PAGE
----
These are really frightening times.
I’m getting worried but so far, we’re all safe at home and don’t intend to go out, except for grocery shopping.
I’ve only read one of his books and I distinctly remember thinking “I’m reading this on my commute on public transit in rush hour and I’m not getting out of it what I should be”. *chuckles* Ever since, I’ve meant to return and spend some time with his work, so I’ll be looking forward to more of your explorations.
Serbia seems like a decent place to be: keep well!
Haha, I know EXACTLY what you mean! I used to do a lot of reading on public transport, and what I call “quiet” books like this one would often get lost in all the noise and distractions. Some books are better when you have time and solitude. Hope you are doing OK and staying safe over there in Toronto!
I’m intrigued with your description of the book. With many of the dramatic events you detail in your review, it seems impossible that it is a quiet book. I definitely want to check this one out now!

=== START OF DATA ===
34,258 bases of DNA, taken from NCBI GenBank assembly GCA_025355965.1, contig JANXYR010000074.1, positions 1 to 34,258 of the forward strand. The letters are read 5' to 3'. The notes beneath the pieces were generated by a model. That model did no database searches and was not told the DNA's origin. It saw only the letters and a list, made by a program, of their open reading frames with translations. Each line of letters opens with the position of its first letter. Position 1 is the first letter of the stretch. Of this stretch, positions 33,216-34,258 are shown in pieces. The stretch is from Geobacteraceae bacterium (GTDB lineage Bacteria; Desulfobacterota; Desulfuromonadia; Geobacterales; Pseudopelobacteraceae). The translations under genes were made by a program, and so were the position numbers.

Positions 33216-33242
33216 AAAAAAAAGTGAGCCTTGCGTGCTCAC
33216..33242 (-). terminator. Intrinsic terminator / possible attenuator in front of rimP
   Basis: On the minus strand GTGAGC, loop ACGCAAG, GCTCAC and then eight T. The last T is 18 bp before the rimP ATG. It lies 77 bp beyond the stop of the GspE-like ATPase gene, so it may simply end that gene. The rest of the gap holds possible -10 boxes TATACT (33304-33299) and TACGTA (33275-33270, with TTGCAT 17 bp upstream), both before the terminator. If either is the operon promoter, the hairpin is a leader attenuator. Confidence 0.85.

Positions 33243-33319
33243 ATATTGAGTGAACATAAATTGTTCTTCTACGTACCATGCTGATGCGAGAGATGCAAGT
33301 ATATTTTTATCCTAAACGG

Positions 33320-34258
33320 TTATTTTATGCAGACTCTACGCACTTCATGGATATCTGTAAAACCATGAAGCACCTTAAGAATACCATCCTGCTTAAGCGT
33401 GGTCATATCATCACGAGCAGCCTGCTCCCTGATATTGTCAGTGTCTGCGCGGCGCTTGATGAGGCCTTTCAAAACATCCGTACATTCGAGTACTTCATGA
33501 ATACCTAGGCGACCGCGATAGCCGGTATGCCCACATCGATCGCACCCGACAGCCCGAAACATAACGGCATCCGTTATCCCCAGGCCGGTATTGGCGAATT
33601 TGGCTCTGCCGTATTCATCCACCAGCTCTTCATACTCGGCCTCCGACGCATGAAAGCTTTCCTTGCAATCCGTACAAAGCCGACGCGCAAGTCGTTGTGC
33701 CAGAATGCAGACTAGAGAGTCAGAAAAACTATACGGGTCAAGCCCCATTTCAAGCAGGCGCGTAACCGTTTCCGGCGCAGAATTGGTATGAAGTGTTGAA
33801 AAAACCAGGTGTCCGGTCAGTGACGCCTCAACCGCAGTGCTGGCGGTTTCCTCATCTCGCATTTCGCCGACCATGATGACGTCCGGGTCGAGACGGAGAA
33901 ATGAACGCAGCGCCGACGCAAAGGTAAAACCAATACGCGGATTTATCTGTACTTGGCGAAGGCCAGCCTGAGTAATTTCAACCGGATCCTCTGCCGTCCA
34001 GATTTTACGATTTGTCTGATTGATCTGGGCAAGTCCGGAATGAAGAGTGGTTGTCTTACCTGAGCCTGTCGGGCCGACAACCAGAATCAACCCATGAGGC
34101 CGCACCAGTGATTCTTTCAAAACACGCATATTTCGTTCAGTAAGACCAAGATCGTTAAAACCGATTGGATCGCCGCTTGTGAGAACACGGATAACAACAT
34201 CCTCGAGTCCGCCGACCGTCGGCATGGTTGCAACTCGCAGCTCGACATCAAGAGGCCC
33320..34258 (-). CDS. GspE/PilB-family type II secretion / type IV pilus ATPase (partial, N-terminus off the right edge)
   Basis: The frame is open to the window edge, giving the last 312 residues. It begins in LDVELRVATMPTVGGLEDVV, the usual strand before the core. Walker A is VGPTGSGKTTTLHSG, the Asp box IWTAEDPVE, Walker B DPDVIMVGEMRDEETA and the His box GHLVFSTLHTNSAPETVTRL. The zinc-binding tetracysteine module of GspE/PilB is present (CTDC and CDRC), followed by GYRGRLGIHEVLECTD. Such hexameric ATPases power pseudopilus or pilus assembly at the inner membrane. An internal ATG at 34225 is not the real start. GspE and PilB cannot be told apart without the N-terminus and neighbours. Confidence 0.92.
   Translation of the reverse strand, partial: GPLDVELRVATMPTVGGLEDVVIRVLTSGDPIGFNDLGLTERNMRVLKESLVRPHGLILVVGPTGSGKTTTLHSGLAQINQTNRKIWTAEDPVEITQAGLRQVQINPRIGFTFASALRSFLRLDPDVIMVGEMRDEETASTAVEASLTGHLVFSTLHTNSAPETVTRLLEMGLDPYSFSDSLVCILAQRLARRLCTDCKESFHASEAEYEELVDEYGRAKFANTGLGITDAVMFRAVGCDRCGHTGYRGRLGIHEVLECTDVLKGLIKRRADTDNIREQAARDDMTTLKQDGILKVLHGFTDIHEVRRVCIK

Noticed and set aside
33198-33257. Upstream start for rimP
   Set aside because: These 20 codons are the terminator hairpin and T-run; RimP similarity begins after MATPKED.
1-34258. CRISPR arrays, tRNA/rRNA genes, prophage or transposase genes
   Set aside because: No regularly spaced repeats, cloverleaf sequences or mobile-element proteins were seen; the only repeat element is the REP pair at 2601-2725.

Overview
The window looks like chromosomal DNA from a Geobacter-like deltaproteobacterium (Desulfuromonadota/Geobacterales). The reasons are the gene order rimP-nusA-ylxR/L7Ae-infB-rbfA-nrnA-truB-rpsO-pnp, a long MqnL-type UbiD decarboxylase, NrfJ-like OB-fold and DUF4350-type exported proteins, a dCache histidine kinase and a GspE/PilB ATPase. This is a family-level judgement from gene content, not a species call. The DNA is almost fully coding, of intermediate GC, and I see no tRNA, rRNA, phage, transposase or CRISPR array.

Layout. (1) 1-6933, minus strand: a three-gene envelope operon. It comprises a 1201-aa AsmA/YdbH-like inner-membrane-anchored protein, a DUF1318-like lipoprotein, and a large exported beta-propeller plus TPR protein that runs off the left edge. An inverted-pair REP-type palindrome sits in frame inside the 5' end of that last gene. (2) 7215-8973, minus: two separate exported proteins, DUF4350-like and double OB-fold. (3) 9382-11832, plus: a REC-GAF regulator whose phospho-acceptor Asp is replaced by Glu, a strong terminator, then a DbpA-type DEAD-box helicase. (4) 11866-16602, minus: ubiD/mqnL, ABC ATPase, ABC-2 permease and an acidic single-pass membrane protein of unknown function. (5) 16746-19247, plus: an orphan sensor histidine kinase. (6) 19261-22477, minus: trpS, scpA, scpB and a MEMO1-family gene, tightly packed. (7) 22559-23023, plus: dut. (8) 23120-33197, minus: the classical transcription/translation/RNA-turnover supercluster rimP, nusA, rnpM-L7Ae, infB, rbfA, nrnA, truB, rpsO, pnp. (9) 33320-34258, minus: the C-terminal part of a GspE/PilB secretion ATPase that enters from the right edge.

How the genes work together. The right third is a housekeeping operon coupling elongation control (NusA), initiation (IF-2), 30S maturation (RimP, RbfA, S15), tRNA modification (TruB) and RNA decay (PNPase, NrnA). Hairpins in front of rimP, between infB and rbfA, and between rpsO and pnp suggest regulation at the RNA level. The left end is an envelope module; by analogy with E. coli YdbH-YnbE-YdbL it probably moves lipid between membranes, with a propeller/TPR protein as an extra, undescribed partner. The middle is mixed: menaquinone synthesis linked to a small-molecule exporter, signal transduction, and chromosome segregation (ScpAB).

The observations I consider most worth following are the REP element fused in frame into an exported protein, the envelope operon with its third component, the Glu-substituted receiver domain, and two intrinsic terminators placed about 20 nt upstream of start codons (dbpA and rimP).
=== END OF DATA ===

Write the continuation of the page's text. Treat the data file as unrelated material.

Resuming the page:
Yes, it’s an interesting book in that way, Lisa. So much drama, and yet so restrained in the telling.
Lovely review, Andrew, and many thanks for linking to mine. I completely agree with you about the subtlety of this one. So much is repressed or lefty unsaid. Have you read Soseki’s novel The Gate? if not, you might find it of interest as there are similarities with the Kawabata.
Hi Jacqui, Thanks for the recommendation! I haven’t read that one, but I’d like to now. While reading about it, I saw that it was part of a UNESCO project to translate masterpieces of world literature, and I spent a happy half-hour or so exploring that list as well 🙂